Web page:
52 Weeks Project

By Greg Ruth
120 pages, black and white
Published by Allen Spiegel Fine Arts

By now, you’ve probably heard of Kickstarter, a website that allows people to try and find funding for projects, and offer as incentive various premiums for different levels. (Often starting out with a copy of the project, and then going up in scale from there.) One Kickstarter project I did help fund earlier this year recently arrived at my door. And now that I’ve got it, well, here’s hoping that people who missed the Kickstarter train for Greg Ruth’s The 52 Weeks Project will eventually get another chance to buy this book.

The book was published by Allen Spiegel Fine Arts, a boutique agency that represents a handful of excellent artists like Dave McKean, Scott Morse, Jon J Muth, George Pratt, Kent Williams… and in this case, of course, Greg Ruth. Visiting their table at Comic-Con every year to see what beautiful new art books and postcard sets they’d published is one of the few stops I genuinely miss since I stopped attending the show, and so I jumped at this chance to get Ruth’s new art book. I fell in love with Ruth’s art the very first time I saw it (the beautiful Freaks of the Heartland from Dark Horse Comics and written by Steve Niles), with his airy, dramatic brush strokes. And so while the simple subject matter of a best-of his "a drawing a week" project’s first two years made me a hesitate for a brief moment (having undertook two "a photo a day for a year" projects, I understand how easily they can get run down), ultimately the promise of new Ruth art was all it took.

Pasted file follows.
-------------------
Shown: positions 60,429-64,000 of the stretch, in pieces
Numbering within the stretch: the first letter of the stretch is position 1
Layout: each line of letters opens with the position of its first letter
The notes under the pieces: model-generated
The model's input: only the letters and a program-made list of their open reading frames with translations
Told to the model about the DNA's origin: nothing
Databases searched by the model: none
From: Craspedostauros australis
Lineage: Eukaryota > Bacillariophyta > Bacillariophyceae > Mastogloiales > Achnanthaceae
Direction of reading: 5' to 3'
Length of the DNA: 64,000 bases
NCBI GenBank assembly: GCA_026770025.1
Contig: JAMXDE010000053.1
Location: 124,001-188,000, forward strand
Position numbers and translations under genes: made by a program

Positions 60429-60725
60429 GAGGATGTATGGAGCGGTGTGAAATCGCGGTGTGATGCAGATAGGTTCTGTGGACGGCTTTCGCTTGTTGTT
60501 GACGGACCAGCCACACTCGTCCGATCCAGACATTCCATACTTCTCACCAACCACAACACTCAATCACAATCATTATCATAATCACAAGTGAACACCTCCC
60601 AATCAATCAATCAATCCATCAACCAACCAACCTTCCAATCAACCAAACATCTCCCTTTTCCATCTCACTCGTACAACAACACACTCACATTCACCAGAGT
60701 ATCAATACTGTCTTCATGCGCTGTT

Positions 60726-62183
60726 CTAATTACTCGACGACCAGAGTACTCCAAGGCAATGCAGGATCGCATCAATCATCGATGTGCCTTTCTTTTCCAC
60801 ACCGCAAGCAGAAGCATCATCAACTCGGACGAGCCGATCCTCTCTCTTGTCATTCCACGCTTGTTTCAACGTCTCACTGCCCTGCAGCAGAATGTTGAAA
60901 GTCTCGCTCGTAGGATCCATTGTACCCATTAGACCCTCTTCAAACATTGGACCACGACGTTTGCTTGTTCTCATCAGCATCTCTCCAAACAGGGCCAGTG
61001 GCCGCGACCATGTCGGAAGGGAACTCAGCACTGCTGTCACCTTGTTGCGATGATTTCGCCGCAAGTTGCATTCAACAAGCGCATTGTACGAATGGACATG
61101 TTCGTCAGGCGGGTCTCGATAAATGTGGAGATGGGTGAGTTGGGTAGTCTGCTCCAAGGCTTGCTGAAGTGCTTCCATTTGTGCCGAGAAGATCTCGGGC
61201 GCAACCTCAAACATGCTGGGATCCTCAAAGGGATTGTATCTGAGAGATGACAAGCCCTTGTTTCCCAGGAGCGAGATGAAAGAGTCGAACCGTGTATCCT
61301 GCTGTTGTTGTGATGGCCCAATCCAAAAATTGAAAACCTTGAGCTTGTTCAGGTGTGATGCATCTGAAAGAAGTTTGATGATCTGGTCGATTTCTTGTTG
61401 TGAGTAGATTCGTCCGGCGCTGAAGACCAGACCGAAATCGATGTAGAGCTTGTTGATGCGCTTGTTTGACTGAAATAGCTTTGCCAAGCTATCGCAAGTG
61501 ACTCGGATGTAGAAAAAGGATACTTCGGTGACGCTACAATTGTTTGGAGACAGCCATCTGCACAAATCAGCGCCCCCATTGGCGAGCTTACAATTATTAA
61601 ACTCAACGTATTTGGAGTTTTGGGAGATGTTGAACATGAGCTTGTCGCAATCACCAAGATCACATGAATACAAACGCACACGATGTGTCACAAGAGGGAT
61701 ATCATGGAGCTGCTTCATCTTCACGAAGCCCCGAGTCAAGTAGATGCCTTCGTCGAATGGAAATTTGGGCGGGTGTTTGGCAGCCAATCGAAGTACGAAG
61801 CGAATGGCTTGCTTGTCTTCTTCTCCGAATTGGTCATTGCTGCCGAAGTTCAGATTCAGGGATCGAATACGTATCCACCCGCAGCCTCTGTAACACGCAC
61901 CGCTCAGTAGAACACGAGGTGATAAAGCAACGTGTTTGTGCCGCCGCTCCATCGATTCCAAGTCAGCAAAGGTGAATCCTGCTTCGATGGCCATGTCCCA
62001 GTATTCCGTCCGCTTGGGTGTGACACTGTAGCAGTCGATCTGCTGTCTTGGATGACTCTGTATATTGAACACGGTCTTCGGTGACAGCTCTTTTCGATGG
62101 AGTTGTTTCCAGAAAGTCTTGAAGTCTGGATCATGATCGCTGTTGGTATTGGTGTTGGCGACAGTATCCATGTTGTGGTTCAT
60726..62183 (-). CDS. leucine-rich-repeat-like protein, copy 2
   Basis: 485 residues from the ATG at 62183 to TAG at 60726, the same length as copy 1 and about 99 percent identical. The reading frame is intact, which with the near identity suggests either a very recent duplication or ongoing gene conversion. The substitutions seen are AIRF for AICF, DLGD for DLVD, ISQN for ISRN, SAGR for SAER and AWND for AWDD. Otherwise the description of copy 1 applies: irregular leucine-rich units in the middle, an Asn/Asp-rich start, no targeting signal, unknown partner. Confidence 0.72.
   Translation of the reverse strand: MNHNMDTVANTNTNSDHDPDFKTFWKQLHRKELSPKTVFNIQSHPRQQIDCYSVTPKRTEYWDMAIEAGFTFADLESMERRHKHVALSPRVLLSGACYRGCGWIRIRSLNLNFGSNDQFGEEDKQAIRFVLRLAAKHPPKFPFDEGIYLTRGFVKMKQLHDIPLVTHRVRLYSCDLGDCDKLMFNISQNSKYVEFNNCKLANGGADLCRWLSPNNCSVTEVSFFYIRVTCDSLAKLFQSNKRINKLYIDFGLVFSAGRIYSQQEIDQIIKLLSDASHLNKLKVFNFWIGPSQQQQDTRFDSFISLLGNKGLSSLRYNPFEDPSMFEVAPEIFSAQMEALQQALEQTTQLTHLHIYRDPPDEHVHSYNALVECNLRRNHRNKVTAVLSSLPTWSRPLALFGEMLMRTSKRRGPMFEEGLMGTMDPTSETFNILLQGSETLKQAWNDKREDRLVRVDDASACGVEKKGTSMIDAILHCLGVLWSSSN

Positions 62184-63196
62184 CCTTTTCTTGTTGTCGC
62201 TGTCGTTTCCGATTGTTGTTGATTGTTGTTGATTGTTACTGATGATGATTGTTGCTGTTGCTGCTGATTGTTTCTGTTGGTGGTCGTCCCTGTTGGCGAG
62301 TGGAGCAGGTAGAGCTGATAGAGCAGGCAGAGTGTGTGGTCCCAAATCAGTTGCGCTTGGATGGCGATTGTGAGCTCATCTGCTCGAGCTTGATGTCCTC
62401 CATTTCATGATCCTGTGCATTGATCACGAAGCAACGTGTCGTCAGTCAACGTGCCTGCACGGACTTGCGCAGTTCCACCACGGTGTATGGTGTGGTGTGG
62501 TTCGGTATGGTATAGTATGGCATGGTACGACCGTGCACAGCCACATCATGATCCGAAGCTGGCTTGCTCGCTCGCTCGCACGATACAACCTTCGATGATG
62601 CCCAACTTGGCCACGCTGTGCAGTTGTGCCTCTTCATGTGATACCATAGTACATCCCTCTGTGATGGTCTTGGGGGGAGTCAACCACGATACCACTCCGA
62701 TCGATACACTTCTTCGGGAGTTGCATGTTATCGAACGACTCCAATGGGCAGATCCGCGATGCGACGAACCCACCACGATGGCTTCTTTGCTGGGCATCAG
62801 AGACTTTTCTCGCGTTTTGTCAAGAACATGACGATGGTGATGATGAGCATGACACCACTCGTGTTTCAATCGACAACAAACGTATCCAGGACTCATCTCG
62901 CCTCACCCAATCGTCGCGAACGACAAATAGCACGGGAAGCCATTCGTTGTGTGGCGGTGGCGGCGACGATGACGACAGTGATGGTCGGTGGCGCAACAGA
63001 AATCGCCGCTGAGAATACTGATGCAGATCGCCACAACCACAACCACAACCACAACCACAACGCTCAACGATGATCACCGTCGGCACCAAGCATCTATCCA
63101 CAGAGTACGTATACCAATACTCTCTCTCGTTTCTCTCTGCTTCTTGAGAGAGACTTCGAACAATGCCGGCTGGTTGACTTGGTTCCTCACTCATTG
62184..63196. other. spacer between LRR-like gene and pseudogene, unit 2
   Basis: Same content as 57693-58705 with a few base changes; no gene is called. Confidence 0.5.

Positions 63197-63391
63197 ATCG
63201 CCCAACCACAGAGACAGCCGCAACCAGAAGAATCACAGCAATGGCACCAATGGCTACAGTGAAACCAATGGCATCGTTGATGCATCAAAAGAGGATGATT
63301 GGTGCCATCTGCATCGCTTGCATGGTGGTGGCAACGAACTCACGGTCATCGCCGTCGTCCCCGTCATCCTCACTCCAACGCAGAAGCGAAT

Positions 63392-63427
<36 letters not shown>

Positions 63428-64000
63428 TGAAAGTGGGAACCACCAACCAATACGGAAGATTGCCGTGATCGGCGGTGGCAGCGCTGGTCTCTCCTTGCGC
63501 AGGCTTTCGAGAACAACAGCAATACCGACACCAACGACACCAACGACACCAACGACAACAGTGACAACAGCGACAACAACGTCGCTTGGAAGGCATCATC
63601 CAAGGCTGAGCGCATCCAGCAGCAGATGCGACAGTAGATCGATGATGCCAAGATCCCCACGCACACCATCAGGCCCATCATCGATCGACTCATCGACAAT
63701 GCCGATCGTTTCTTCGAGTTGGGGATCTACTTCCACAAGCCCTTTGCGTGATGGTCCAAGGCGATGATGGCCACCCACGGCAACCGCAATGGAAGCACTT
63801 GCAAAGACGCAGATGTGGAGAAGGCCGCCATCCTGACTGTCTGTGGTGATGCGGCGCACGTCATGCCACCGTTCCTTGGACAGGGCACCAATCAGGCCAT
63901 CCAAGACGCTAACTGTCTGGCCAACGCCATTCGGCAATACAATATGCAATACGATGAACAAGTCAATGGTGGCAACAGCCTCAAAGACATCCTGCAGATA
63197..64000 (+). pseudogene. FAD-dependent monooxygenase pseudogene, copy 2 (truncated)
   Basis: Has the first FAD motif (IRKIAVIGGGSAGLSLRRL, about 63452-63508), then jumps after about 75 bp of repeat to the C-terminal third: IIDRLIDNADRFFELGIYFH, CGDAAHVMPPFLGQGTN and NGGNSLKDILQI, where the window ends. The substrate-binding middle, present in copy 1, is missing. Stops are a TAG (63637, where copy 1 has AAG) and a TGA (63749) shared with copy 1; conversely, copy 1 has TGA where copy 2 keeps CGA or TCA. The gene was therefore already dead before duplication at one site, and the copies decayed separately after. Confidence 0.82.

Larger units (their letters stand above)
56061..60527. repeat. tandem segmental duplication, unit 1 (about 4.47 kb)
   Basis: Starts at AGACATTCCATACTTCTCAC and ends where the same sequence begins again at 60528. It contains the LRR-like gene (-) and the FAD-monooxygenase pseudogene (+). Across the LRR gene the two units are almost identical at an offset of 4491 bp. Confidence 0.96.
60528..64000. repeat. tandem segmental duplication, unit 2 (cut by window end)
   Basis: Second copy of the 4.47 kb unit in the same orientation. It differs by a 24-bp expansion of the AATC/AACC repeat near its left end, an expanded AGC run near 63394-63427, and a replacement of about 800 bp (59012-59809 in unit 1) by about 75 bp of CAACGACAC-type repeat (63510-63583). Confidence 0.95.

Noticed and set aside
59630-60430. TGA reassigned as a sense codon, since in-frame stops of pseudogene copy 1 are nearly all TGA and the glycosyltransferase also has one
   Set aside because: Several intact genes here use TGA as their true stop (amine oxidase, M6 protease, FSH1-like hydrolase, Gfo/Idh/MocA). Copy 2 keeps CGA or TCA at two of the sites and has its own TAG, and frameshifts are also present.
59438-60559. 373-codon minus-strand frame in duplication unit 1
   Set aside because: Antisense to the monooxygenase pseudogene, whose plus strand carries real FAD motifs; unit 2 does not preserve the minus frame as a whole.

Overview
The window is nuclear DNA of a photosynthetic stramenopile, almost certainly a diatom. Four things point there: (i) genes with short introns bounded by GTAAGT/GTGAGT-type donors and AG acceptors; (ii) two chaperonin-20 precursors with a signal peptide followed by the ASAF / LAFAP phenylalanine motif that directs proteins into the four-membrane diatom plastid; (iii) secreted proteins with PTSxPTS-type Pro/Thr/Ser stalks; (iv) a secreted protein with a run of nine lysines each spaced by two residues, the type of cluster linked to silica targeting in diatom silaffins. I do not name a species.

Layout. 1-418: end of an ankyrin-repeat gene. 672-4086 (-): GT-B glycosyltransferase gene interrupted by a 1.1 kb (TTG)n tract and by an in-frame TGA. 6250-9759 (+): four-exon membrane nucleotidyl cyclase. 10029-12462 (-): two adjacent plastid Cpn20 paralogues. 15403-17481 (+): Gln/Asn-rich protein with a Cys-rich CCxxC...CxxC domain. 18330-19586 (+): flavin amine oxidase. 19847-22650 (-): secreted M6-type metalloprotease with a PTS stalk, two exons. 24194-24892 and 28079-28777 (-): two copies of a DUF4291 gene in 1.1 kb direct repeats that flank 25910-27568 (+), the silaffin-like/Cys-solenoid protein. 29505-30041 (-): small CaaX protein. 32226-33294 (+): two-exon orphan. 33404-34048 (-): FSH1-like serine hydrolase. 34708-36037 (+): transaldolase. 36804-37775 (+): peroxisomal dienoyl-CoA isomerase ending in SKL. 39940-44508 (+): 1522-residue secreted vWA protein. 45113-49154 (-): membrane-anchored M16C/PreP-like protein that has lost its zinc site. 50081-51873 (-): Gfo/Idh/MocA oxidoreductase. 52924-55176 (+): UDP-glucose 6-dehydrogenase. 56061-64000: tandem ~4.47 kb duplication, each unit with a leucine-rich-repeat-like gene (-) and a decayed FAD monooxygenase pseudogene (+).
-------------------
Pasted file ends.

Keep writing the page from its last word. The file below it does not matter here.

The first year’s worth of drawings are of anything that popped into Ruth’s head that week. Sometimes Ruth followed a theme, like two drawings in a row being samurais staring at one another, or a series of bird-headed people feeding each other bugs (beak-to-beak). Sometimes it’s a sequence of Presidential portraits. And then, you’ll turn the page and find a beautiful mansion… with a pig staring it down while standing on an airplane. It’s a mixture of whimsy and seriousness, and it’s a good reminder on Ruth’s wide range.

For year two, Ruth stuck strictly to portraits. Of course, portraits can range from Matt Smith and the other ten lead actors from years past on Doctor Who, to a bust of Julius Caesar. Drawings are no less inventive than before, and if anything the strong focus helps Ruth harness his creativity even further. There’s something about the girl screaming at the Totoro balloon that makes you able to keep from laughing, even as the dark, shadowed child on the next page (inspired by Let The Right One In) brings a shiver down your spine. Regardless of the subject, Ruth’s art is punctuated by his lush, flowing brush strokes that somehow still look wet to the touch. Even when drawing portraits, his subjects never look stiff or posed; his inventive imagination and skill always makes his figures on the verge of bursting off the page and into life.

Hopefully down the line this book will be available to comic stores. (The Allen Spiegel Fine Arts website is woefully out of date, a problem that so many very-small publishers have since all of the energy needs to go onto getting the books out. But I would be thrilled if someone could create a better online store for their products that was kept up to date.) If you can’t wait for that possibility, though, Ruth is selling copies directly from his Etsy storefront. If you’re as much of an art book fan as I am, then trust me on this: buy it. It’s a lovely book that deserves a wider audience.

Comments are closed.